(AP Photo/Dusan Vranic, File)

We are seeing a social shift from using phones in bars to needing to connect with others while home.

Early in my career as a bartender I sat in a staff meeting that still lingers with me today. The manager was not happy with what he was seeing so he posed a question to all of us: ”What is the number-one reason people go to a bar?’’ We wrote down our answer and he had turn the sheets; all of us had answered, ”To get drinks.’’ He looked us in the eye to tell us that every one of us was wrong.

‘’If someone wants a beer, or a cocktail it is far cheaper for them to go buy those and take them home. The main reason they are in a bar is — to socialize.’’ This is something that is beginning to manifest itself online, as people are being ordered to self-segregate they are starting to turn to video conferencing as a way to reconnect with those in their community — or their extended online groups.

The truth behind the Q/A is recognized by anyone who socializes in public on the regular. Even if we do not interact with patrons simply being a part of a collective is enriching enough for most. I have been experiencing the inverse of this past week. In anticipation of closings in our area, we have been frequenting the local tavern and other establishments as much as we could. Spending St. Patrick’s Day in a place that had table segregations and ⅔ of the bar stools removed lent a vacuous appearance to a sparsely filled bar area. The impact this had knowing normally the bar would be standing-room-only was a psychological letdown.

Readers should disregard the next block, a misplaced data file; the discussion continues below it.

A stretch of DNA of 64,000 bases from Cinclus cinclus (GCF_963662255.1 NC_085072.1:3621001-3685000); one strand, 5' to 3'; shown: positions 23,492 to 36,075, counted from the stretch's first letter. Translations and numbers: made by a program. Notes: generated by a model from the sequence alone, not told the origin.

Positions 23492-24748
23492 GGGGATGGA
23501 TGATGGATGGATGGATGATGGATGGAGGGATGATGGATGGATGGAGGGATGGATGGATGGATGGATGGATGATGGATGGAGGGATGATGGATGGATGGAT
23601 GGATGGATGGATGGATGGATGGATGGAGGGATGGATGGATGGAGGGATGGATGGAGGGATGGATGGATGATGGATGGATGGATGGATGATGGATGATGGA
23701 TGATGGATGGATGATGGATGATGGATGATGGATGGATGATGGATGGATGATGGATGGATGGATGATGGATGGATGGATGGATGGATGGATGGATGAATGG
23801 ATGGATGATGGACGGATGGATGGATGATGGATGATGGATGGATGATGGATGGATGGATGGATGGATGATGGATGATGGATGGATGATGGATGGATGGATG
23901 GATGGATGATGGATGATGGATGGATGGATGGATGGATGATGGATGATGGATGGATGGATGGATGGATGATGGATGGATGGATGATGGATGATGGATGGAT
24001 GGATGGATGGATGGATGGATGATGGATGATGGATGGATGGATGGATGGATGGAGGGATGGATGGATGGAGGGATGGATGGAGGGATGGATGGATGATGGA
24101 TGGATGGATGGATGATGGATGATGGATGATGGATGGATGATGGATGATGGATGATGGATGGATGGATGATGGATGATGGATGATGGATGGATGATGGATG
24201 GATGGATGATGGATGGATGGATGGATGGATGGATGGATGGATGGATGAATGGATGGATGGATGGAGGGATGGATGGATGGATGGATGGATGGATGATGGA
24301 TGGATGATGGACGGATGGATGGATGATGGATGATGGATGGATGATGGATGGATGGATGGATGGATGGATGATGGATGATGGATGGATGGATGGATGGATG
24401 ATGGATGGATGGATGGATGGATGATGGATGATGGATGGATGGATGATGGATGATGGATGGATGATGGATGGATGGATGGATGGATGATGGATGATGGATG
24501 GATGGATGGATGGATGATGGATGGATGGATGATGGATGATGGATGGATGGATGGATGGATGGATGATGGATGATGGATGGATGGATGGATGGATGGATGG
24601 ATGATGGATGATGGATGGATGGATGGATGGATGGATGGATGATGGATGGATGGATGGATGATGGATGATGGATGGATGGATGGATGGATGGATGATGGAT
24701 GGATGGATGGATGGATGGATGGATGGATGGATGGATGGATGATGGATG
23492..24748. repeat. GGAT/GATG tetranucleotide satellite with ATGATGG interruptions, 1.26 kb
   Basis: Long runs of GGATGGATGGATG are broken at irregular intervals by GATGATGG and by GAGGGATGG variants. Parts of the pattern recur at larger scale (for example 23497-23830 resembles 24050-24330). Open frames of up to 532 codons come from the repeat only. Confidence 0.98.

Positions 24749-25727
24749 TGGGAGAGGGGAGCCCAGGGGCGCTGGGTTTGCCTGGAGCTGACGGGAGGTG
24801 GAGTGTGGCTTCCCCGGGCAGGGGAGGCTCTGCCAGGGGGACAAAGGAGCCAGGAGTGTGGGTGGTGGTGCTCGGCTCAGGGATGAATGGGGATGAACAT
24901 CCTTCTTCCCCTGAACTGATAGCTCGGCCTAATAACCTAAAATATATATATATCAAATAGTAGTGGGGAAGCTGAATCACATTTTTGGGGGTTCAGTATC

Now with the bulk of our citizenry becoming billeted at home, many are turning to technology to reconnect with those they have been separated from in the name of viral contagion. Virtual Happy Hours are rising in number, with more being scheduled and staged via social media. People are tippling on their T1-connection with either their former barfly allies or doing so with those they have long known online. Even brand new connections are being made through FaceBook and Twitter in ‘’virtual bars’’ being organized for the quarantine period.

The irony of this is that over the years it has been a growing reality that people sit in a bar and do not socialize, preferring instead to stare at their phone screen, missing the entire reason for going to a social setting because they are on social media instead. Now when told they cannot ignore the general public any longer the immediate reaction is to reach out to others in a facetime-to-facetime fashion. Let’s call that the pint glass being half full.

While this may not be the same as direct contact at least there is some added level of communication taking place. Maybe once we are giving the all-clear and can return to the quotidian patterns of our lives then all of these rediscovered speaking skills can be employed in a more personal fashion.

Brad Slager
Covering politics, as well as the business side of Show Business. Expert in fine bourbons, good cigars, competent hockey teams, and horrible movies.

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